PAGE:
With moderate care, an accordion of this quality will definitely outlive its owner or the craftsman making it. The top-of-the-line professional Petosa models were individually custom made by Joe, Joe Jr. and long-time assistant, Giuliano Bugari – a master accordion builder who came over from Italy to help in the craft. Like his Father, Joe Jr. began learning the trade after school and on weekends at the age of 12. After graduating with a degree in Business, Joe Jr. joined the business full-time in 1980. Fourth generation, Joey III, began full-time after graduating from the University of Washington in 2010. Today, the two work alongside one another continuing what Carlo started nearly a century ago.
If great grandfather Carlo Petosa were still alive, he’d be proud of the accomplishments of his son Joe, his grandson Joe Jr., and great grandson Joey III. This company has indeed flourished in otherwise unfavorable circumstances for the accordion industry. Not swallowed up in the greed of commercialization culture. Passion, dedication, and insistence for quality have been at the core of Petosa’s existence since inception and play a large part in the sustenance of the business. Of course, over the years, some things have changed dramatically, such as better materials, sophisticated and up-to-date tools and equipment, and highly refined methods and expertise. But, the original pioneering spirit and the truly insatiable desire for optimum quality and enduring excellence is still the basic credo; the long-sought dream of founder, Carlo Petosa. Now, it is no longer a dream; the dream is a manifest in reality. The legacy left by Carlo Petosa has continued on four generations, and it will undoubtedly continue for many generations to come in the Petosa family.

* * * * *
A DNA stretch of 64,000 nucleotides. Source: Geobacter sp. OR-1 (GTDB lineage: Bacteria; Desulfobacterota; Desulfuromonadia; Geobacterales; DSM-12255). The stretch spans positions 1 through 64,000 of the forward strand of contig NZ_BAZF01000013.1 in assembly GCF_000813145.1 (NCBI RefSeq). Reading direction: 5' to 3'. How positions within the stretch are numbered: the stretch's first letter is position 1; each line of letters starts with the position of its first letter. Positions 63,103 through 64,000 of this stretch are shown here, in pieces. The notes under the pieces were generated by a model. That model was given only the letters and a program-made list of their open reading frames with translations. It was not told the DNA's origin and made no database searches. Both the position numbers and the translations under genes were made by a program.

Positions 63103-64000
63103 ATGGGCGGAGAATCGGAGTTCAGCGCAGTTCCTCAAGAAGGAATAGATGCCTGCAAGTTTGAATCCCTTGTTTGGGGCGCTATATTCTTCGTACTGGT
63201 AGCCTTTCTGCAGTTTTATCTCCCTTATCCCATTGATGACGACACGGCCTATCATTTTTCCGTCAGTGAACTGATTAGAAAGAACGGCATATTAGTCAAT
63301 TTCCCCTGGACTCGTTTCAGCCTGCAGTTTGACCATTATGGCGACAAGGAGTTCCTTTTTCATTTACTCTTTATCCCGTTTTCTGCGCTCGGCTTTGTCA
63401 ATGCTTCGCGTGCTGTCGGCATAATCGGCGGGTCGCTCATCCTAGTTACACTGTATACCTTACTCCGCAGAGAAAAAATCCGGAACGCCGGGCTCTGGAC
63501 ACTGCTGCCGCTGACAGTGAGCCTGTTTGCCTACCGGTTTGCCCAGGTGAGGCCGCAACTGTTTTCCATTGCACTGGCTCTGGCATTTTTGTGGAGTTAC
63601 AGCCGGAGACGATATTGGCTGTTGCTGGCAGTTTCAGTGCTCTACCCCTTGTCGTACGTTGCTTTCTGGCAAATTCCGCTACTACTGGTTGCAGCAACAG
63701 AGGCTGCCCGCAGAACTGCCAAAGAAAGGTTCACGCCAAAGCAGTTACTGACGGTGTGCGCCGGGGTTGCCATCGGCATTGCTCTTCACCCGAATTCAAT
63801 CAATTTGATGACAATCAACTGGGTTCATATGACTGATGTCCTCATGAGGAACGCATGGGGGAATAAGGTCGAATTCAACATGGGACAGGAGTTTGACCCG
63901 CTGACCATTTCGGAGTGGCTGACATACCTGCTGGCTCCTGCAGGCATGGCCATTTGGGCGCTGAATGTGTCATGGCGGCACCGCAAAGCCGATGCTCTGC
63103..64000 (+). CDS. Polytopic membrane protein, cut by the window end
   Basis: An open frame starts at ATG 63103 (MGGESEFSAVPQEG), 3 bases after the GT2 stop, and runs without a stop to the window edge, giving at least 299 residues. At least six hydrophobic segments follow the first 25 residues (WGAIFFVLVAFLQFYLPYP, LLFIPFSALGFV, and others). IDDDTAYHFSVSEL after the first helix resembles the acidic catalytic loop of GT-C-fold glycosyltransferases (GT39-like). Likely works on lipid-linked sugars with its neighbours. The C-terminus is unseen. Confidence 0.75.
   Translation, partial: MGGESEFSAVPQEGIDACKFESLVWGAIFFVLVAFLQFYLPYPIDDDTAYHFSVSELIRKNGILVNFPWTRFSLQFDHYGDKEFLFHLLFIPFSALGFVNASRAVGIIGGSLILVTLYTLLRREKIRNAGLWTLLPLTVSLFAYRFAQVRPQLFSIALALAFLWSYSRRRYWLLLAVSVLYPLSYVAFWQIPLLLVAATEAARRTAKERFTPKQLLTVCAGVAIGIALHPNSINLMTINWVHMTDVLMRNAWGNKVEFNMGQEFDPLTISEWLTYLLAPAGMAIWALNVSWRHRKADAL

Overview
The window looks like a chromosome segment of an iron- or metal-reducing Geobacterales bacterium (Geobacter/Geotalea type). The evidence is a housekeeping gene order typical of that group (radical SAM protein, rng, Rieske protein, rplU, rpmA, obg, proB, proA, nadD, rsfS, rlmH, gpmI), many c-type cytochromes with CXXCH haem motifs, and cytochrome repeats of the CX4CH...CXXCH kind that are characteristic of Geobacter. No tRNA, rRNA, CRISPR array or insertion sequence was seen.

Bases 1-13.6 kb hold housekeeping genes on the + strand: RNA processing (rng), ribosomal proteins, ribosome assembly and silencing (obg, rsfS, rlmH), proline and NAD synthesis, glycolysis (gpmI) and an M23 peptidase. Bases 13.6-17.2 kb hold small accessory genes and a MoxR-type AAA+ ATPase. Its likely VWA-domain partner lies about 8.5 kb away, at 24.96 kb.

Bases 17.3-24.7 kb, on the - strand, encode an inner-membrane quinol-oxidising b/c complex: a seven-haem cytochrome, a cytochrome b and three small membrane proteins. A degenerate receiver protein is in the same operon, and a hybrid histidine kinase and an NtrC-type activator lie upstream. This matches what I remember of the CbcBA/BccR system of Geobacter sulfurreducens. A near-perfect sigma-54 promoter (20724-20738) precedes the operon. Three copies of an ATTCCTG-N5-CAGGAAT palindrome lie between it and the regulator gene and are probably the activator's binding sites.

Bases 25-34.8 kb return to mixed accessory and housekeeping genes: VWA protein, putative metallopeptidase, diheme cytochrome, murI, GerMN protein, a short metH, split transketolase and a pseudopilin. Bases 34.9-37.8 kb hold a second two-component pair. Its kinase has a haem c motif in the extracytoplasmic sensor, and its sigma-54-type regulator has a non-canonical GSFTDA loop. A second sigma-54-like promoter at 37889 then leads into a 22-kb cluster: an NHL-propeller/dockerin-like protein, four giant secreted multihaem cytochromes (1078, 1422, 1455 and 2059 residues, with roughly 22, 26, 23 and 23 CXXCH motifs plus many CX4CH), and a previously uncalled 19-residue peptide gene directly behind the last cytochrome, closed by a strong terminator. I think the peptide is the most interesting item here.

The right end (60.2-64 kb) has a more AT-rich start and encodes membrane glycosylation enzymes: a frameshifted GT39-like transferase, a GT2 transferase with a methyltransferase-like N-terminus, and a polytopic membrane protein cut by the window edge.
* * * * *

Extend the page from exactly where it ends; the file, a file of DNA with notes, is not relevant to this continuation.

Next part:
A Petosa accordion begins its life as a seasoned mahogany veneer box which is then covered by hand with burnished celluloid and filled with some 4000 + parts. The parts, being mostly crafted by hand, are not interchangeable from one instrument to another. The keys are not simply molded plastic, but rather, they are a lucite top and a frame made from fine walnut wood that is lighted, shaped, and polished to a glowing hue. Some models have a sound chamber engulfing two banks of reed sets, varnished to a mirror sheen. Indeed, the interior finishes gleam, indicating fine craftsmanship. Today, the price for a Petosa ranges from around $4,000 upwards of $40,000 for Concert Series Free-Bass Converter models.
“Zero Sette has become one of the leading accordion manufacturers in Europe, and it is because of the high quality demand of the Petosa Family that has always pushed us to go one step ahead of all other competitors. Zero Sette accordions are one of the finest accordion Mfg. in Castelfidardo, but it can’t be compared with a Petosa accordion in general and by far not with a Petosa AM-1100 which is really the ‘state of the art’ in the accordion world. The Petosa models are made with the finest selected woods, the box and reed blocks are made with the addition of the finest mahogany and walnut woods, the inner box is covered with special Luthier-making varnish, the bass mechanism cover plate is covered with special wood layer, bass mechanic parts are chromed to perfection and corrosion resistant, treble keyboard valves made with special felt, and dozens of other special features that make the Petosa models unique. They are truly considered a reference for all accordion producers. In addition to that on the AM-1100 you have the unique 100% American walnut keyboard and the very best quality handmade (a mano) reeds and special genuine reed leathers. The Zero Sette is a very good accordion that can be compared to other first class accordions, but the Petosa is simply a class of itself and can’t be compared to any other brands.” -Mr. Alessio Gerundini President of Zero Sette Accordion Co.